Why did you start smoking?
Every pack of cigarettes has a warning from the Surgeon General stating that smoking can be harmful to your health. You are not stupid. You understand this. You feel the harmful effects every time that you cough or have a sore throat, but this has not stopped you from smoking. Why? Because the reasons for smoking are mostly psychological. People are seduced to try tobacco by the glamorization of smoking in the movies and in advertisements. Addiction to nicotine makes it hard to quit smoking once you have started, but this addiction can be overcome in two weeks once the psychological reasons for smoking are eliminated.
You need to understand and eliminate the psychological root of the problem. Here is a list of the reasons why people start smoking. Look at them carefully and think about your own experience. Most of these reasons are related to how you perceive yourself in the company of others. You generally start smoking in an attempt to change your self-image and appear more attractive, more manly, more feminine, or more intelligent. Sometimes you start smoking in a misguided attempt to calm your nerves, cope with stress, or lose weight, but smoking does not help to solve the source of your problems or to compensate for poor eating habits. Denial that you are addicted to tobacco is the greatest barrier in overcoming the habit.Reasons why people start to use tobacco:
Tobacco companies have encouraged habitual use of tobacco by including coupons, such as Camel Cash, that can be collected and redeemed for merchandise. Although advertising by tobacco companies has been curtailed on television, there is sufficient promotion in other types of media to hook the next generation of users. The tobacco industry and the attorneys general of 46 states agreed to ban the use of cartoon characters in tobacco advertising in 1998 because of the appeal of cartoons to minors. In 2006, a U.S. District Judge ruled that tobacco companies violated racketeering laws by deceiving the public about the health hazards of smoking, and ordered the companies to stop using deceptive labels with the terms "light", "ultra-light", "low tar", or "mild".
To perpetuate tobacco addiction, cigarette manufacturers have also boosted the amount of nicotine in tobacco and modified cigarette designs to increase the number of puffs per cigarette. Harvard School of Public Health researchers found that the amount of nicotine that smokers typically consumed per cigarette, regardless of brand, rose by an average of 1.6 percent per year between 1998 and 2005 across all the major cigarette market categories (mentholated, non-mentholated, full-flavor, light, ultralight, etc.). This is an increase of 11 percent in the amount of nicotine per cigarette over a seven-year period. The higher drug levels make it harder for smokers to quit.
Why do you smoke now?
You have been smoking for a while and you have matured. Now you know that smoking has not made you smarter, or cooler, or sexier. Smoking has not helped you to achieve your goals. Your accomplishments have been made in spite of smoking, but you are more aware that your health suffers. You can tell by your burning eyes, your hacking cough, and the phlegm in your throat. So, why do you still smoke? Most people continue smoking out of habit. They light a cigarette without even thinking. But sometimes people smoke under specific situations as a kind of ritual. Associating activities with smoking establishes Pavlovian reflexes. Pavlovian reflexes are named after Dr. Ivan Pavlov who was able to make his dogs salivate in the absence of food by just ringing a bell that had been associated with the dog's feeding time. In the same way, activities that you have associated with smoking, such as drinking coffee, will act as triggers. The mere sight of a cup of coffee will cause you to reach for your cigarettes without any conscious thought. Seeing friends smoking cigarettes, watching movies where the actors smoke, or the smell of cigarette smoke may trigger the psychological desire to smoke. Researchers have found that smokers with a damaged insula, a region of the brain linked to emotion and feelings, quit smoking easily and immediately. The study provides direct evidence that addiction to nicotine in tobacco smoke takes control of some of the neural circuits in the brain.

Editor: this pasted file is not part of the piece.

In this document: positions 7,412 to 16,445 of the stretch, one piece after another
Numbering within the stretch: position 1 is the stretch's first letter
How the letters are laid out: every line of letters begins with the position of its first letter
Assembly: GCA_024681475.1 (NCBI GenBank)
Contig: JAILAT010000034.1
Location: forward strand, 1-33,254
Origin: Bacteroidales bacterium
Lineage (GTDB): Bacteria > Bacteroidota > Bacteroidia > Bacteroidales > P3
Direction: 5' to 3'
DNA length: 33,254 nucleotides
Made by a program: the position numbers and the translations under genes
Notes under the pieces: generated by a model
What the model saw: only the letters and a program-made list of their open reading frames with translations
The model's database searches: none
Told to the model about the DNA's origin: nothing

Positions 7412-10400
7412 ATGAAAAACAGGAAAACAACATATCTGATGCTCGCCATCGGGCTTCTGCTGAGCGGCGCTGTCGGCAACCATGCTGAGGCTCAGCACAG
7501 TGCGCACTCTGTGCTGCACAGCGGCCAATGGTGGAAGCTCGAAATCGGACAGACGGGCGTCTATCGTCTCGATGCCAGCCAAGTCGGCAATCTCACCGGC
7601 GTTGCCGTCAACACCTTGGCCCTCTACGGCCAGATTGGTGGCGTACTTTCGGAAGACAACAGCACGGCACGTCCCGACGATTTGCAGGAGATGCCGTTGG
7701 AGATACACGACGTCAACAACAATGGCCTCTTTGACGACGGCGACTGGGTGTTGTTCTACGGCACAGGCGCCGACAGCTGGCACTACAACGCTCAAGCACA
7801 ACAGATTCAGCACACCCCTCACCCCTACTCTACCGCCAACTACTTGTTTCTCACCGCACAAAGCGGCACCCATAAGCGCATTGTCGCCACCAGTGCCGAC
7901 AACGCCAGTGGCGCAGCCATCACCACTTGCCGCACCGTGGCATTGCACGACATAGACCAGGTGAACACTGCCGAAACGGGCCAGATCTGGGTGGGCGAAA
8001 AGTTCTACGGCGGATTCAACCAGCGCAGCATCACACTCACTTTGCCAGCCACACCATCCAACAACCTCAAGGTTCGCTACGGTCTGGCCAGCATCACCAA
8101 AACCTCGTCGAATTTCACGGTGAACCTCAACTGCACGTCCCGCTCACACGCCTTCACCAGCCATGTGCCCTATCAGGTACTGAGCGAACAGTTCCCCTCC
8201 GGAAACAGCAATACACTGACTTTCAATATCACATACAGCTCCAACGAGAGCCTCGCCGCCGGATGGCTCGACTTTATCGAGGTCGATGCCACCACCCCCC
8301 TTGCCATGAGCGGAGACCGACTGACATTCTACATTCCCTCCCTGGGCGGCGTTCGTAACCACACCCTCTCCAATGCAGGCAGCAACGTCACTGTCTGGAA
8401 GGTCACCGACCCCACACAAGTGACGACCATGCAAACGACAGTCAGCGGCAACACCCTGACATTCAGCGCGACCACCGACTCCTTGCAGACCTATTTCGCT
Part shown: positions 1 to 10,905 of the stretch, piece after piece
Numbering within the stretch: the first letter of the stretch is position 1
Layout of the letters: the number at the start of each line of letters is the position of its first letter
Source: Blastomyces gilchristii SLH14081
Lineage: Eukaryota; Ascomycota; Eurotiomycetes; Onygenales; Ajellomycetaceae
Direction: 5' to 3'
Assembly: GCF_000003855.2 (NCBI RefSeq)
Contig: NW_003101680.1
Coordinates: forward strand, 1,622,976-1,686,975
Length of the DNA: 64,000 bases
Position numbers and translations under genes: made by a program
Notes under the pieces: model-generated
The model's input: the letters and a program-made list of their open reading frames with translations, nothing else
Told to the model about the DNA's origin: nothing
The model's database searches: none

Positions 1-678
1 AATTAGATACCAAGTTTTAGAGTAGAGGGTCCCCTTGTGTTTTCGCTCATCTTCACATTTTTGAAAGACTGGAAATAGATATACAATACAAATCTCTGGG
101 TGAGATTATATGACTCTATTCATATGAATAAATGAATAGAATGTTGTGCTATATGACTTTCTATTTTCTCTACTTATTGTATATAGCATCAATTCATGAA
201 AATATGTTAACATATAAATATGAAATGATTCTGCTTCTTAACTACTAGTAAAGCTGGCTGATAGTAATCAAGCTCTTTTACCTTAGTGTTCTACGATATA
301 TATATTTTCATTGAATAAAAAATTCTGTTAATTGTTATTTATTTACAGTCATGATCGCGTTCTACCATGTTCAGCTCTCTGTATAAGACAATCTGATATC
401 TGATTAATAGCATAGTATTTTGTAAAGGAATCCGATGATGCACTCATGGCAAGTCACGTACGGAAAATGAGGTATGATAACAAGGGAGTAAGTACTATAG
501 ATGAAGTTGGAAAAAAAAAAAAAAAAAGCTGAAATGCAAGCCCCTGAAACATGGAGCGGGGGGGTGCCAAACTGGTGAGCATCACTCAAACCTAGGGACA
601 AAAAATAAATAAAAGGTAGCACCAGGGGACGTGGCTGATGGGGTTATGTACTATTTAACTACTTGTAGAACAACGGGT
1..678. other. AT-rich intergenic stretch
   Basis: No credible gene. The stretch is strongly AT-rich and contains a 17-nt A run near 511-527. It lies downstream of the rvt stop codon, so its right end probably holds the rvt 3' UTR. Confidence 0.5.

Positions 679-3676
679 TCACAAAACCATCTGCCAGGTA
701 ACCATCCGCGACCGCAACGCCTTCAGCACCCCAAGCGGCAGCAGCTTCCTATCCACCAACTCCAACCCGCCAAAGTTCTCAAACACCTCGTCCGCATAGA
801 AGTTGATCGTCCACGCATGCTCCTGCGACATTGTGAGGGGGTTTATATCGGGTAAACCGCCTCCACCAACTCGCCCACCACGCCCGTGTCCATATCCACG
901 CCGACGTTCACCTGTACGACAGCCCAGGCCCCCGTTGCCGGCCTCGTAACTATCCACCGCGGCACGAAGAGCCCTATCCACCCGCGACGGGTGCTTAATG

Review this list and think about what you would do under each of these circumstances if you did not smoke. You need to start thinking about how you are going to cope in these situations without using tobacco.
How much do you smoke?
Many smokers feel that they don't smoke enough to be harmful, but this kind of thinking is only self-delusion that justifies a bad habit. You need to understand your degree of dependence on tobacco to be able to quit successfully. Answer the following questions and write down the answers in a log book that you can use to monitor your progress as you reduce your dependence on tobacco.
A carton containing 10 packs of 20 cigarettes costs from $30 to $70 Dollars depending on the taxes imposed by the state. A smoker who consumes one pack per day at a cost of $4.00 Dollars per pack, will spend approximately $1,460 Dollars per year. The cost is much higher when you consider the increased premiums for health and life insurance. In addition, each time that you stop to smoke, you are wasting approximately 4 minutes per cigarette.